[Source: Jim McBride & Paul Wright]

Date opened: 8.9.1864
Location: Partly lost under a drainage ditch.
Company on opening: Londonderry & Lough Swilly Railway
Date closed to passengers: 6.9.1948
Date closed completely: 10.8.1953
Company on closing: Londonderry & Lough Swilly Railway
Present state: Demolished
County: Donegal
OS Grid Ref: C234378
Date of visit: 7.2022 and 12.2022

Notes: Tooban Junction was opened as simply ‘Junction’ by the Londonderry & Lough Swilly Railway (LLSR) in October 1864. The station was located on the company’s 8¼ mile single track 5ft 3inch line between Londonderry Graving Dock and Farland Point (opened on 31 December 1863) at the point where the 6 miles long Buncrana Branch (opened on September 6 1864) diverged from the main line.

As the line between Junction and Farland Point had been part of the original route opened in December 1863 it was initially considered to be part of the main line with the route to Buncrana being regarded as the branch. Within a very short time however this situation was reversed as the Buncrana line became much busier than the route to Farland Point.

The original station at Tooban Junction was in an isolated spot. It existed only for the purpose of interchange. It consisted of a short platform to the east of the actual junction.

On 17 April 1865 the company decided to work Farland Point branch by horses but this only persisted until 25 April 1865 when locomotive haulage resumed again.

In July 1866 the line between Junction and Farland Point was closed. Reopening was considered in 1867 but the plans came to nothing. Having no purpose following the closure of the line to Farland Point the station at Junction was closed. The track between Junction and Farland Point was finally lifted in 1877.  Due to the closure of the Farland branch the station at Burnfoot Junction was closed from 1868 to 1883.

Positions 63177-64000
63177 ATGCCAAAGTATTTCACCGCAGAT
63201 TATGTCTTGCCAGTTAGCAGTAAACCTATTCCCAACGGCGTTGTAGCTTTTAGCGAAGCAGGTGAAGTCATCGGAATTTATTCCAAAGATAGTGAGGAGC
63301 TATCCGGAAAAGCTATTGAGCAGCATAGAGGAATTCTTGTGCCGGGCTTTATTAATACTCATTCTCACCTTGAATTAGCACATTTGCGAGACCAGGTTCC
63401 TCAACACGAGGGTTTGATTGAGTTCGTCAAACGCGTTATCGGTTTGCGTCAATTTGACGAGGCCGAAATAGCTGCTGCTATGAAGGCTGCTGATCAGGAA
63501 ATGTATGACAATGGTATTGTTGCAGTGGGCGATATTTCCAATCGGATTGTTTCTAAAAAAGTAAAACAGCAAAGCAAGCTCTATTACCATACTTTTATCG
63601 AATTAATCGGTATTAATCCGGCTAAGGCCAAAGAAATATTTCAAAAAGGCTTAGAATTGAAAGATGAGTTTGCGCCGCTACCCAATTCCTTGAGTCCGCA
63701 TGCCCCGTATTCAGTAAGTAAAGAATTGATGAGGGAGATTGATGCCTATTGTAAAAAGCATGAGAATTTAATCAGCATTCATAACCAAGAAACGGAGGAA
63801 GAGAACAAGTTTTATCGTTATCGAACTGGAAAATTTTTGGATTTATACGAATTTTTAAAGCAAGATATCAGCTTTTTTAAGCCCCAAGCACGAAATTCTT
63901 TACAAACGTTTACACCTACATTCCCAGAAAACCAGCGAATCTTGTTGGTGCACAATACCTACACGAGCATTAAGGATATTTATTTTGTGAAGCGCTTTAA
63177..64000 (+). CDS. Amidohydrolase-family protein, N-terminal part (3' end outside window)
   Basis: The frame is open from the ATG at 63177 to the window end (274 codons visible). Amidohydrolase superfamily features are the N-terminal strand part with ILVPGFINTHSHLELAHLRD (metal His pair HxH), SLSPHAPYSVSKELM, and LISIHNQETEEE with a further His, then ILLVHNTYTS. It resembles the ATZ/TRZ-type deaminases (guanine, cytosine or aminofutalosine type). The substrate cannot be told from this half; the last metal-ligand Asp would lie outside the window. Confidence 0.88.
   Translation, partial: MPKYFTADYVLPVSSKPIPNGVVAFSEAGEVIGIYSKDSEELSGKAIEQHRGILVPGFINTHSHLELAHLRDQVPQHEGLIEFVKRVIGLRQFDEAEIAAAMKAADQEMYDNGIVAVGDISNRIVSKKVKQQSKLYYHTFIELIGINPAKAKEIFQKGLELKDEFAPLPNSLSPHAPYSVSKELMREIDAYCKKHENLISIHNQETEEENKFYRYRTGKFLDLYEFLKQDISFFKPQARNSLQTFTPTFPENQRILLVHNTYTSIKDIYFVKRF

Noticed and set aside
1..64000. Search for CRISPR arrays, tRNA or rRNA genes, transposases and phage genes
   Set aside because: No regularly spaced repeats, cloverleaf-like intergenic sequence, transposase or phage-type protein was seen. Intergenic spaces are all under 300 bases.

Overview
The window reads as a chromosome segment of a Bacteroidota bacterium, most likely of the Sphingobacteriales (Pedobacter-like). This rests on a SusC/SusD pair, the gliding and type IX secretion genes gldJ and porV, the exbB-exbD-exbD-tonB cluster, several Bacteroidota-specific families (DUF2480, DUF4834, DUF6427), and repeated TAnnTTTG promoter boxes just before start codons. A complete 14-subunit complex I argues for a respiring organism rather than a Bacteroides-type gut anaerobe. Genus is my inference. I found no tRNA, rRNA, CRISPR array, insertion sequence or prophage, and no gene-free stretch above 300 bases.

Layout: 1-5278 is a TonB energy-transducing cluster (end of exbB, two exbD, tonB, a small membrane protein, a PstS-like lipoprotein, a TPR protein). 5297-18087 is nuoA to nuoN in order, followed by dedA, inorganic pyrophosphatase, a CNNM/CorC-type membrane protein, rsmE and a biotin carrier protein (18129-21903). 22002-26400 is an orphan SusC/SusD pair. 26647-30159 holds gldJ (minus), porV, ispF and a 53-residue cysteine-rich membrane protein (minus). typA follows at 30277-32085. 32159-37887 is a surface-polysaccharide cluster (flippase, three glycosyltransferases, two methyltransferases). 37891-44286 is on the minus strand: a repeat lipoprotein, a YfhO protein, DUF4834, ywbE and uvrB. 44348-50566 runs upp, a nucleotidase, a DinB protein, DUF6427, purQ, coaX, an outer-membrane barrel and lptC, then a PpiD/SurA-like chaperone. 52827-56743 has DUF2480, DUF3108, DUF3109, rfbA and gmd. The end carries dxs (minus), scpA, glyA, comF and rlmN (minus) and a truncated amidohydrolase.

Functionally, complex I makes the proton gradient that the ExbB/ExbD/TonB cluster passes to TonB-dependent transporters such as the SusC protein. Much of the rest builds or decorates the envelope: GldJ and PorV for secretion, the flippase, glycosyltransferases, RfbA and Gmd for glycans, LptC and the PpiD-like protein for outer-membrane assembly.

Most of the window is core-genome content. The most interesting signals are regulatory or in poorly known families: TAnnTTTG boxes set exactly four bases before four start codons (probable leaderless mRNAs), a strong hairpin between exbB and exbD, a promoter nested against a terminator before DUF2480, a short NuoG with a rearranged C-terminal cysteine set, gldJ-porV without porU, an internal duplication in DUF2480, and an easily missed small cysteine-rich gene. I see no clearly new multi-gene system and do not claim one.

In 1860 the Letterkenny Railway (LR) Company was first authorised to build an 18½ mile 3ft gauge line between Tooban Junction using the Farland branch as far as Burt Junction and from there to Letterkenny. The line was to be worked by the L&LSR and had originally been incorporated in 1860. After numerous financial problems (and six separate Acts) it finally opened on 3 June 1883 and the Junction station was reopened, initially as an interchange point between the 3ft and the 5ft 3inch lines. The L&LSR Company had realised that a change of gauge would be an inconvenience and they re-gauged the route between Buncrana and Graving Dock between 28 March 1885 and 30 March1885.

With the re-gauging of the line the platform at Junction took on its final form. Alterations were completed by April 1885.

The system was expanded in July 1901 when an extension was opened between Buncrana and Carndonagh and in March 1903 when a line was opened between Letterkenny and Burtonpoint.

The opening of these lines created almost 100 miles of 3ft gauge track which was operated by the L&LSR. These two lines were the only ones built under the Railways (Ireland) Act of 1896.

The station continued to act as an interchange point throughout its existence and had been renamed as Tooban Junction by 1910.

The Irish War of Independence and the Partition of Ireland by 1922 along with increased competition from road transport badly affected the L&LSR.